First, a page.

What's in a regulator?

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ScubaFLee

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Hello.
Trying to learn more about gear basics. I'm at the point where my hand me down gear is no longer serviceable and I'm buying my own. First order of business is to replace the Primary 2nd stage which is no longer serviceable.

What considerations do you have when buying a new reg? What features do folks look for? What makes a "good reg" "good"?

Links to articles and things are welcome!
 

archman

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Low Bulk. Low weight. Personal ergonomics with the purge button and venturi lever.
 

jmcgilroy

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I'm a service tech with factory certified training in 4 brands and I've opened up and inspected most other brands. The "availability of service" that was mentioned by Marie3 is good advice. Factory parts are sometimes limited to those dive shops that stock that brand name. If they can't get a factory part, they might resort to aftermarket products (frankly, those might be just as good...but who knows, right?) Other than that, extreme cold water diving requires specific reg's and so does deeper diving. My opinion...(others may disagree) but some low-end reg's get difficult to breathe at deeper, even recreational limits dives, say past 100 ft. or so. A piston reg is easier to service than a diaphragm and is less-costly. A balanced-piston reg would be my choice if I was on a budget and I would spend the extra $ over an un-balanced system.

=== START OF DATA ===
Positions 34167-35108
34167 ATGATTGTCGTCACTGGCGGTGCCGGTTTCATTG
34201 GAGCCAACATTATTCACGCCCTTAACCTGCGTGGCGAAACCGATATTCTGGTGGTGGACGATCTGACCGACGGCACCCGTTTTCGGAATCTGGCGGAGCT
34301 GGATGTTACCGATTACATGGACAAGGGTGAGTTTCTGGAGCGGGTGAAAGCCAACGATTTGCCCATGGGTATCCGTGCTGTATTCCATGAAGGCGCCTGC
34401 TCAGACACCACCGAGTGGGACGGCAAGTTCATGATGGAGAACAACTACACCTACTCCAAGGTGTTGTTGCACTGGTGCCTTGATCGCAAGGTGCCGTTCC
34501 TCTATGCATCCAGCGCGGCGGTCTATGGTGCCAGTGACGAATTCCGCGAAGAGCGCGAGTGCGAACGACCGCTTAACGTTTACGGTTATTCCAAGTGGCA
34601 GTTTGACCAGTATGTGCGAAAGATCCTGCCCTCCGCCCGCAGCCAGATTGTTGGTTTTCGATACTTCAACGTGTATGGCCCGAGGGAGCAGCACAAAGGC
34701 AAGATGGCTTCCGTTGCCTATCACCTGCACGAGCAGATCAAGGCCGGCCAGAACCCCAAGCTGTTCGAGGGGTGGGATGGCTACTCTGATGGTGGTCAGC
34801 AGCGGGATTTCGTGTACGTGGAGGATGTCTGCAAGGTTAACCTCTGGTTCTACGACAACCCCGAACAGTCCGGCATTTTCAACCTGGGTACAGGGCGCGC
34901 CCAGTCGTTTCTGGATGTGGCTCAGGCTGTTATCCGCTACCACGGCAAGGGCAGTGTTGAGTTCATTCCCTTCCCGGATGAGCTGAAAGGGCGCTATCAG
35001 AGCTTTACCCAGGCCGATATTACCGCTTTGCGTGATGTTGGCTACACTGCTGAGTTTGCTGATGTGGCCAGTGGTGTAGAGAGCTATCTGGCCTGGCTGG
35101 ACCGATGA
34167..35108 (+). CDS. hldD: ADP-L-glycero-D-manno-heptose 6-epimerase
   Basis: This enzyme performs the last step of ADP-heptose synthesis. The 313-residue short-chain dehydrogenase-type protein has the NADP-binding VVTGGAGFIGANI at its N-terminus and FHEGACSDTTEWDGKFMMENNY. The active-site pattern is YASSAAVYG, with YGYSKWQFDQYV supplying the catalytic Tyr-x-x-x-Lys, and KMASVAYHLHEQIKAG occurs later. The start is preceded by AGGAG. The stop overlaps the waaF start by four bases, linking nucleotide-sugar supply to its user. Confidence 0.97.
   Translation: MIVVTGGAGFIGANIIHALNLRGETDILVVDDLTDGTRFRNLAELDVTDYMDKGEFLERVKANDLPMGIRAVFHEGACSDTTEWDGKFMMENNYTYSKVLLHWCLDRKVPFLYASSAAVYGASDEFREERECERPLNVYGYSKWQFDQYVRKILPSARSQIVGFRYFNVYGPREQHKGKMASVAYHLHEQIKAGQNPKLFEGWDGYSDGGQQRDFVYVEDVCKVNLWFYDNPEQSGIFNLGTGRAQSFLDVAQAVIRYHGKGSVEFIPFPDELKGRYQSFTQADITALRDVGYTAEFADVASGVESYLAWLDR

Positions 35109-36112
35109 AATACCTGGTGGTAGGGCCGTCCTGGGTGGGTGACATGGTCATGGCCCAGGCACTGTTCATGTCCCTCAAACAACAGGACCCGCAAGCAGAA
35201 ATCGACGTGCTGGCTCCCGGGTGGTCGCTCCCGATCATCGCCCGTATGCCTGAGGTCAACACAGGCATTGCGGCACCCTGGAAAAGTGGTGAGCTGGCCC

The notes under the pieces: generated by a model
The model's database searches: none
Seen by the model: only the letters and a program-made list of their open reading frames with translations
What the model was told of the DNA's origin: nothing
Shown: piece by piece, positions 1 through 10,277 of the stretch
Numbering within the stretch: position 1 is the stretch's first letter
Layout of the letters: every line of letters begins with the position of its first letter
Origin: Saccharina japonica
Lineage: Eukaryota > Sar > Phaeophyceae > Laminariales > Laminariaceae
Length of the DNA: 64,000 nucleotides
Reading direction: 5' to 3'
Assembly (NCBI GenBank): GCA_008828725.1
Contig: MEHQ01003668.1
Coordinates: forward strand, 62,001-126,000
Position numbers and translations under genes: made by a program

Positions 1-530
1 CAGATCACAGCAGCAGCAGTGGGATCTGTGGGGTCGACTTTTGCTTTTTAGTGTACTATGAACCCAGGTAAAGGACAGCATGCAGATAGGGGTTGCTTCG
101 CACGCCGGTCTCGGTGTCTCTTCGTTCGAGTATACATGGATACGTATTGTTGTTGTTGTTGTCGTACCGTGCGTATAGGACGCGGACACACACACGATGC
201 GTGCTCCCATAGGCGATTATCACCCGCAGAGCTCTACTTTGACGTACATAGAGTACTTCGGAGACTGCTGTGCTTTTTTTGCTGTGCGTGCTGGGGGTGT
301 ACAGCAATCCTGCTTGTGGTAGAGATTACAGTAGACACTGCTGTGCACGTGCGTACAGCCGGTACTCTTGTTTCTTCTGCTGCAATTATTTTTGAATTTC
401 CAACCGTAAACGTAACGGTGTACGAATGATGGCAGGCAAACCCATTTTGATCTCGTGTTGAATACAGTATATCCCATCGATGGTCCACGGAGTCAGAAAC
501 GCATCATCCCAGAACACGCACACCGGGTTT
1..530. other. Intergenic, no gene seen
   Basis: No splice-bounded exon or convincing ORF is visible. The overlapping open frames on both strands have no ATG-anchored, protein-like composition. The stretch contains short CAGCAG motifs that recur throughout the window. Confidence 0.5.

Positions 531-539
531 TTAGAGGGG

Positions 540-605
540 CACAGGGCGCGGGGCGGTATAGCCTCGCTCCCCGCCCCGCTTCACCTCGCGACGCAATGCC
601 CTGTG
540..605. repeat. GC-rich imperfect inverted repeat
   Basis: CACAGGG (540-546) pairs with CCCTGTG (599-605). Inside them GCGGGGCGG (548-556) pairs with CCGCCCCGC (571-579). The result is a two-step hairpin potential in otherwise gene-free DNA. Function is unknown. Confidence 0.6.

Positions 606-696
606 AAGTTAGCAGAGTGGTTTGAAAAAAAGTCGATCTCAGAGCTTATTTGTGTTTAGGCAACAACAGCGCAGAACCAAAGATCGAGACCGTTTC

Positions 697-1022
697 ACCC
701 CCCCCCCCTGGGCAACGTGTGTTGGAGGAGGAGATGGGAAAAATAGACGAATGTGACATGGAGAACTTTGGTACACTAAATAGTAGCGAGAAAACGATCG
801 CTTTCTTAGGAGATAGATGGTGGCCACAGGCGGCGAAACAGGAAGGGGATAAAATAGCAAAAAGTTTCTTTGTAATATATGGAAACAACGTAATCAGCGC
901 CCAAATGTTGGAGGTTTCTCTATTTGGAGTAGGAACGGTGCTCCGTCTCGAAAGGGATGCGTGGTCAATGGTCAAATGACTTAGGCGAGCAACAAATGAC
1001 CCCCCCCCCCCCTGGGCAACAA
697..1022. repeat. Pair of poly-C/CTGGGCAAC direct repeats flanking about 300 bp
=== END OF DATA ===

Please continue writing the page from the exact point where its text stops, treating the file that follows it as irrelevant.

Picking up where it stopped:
Lorenzoid

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Unless you have special needs, such as a reg suitable for diving in extremely cold water, all of the major brands are "good"; they all work as well as each other as far as most divers would be able to discern. There are gear reviews out there that measure "work of breathing" on a test machine (ScubaLab in Scuba Diving magazine, for example), but most divers diving at average recreational depths won't discern a difference.

Cost is obviously a major consideration for most divers. If you see a good deal on a major brand, consider taking it. Sometimes we see SB members post a question about a deal they find, asking if it's good.

Consider how you will have them serviced, which is typically every year or two. Unless you plan to learn to service regulators yourself, consider giving a lot of weight in your decision on what brand to buy to whatever brand(s) your local dive shop sells and services.

I don't know if you have already read some previous threads on the topic of choosing regs, but here is a sampling:






 

lowflyer

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Regulators being essential for survival underwater has driven me to not skimp price-wise when buying them. By your dive count it appears you are new to diving; so keep in mind you likely don't yet know what diving adventures you will have down the road. I have dived in temps near 80 deg. and also in the mid 30s. I have dived deep and shallow. This type of diving, which is not uncommon and which you may very likely experience, requires a good reg. not based on price.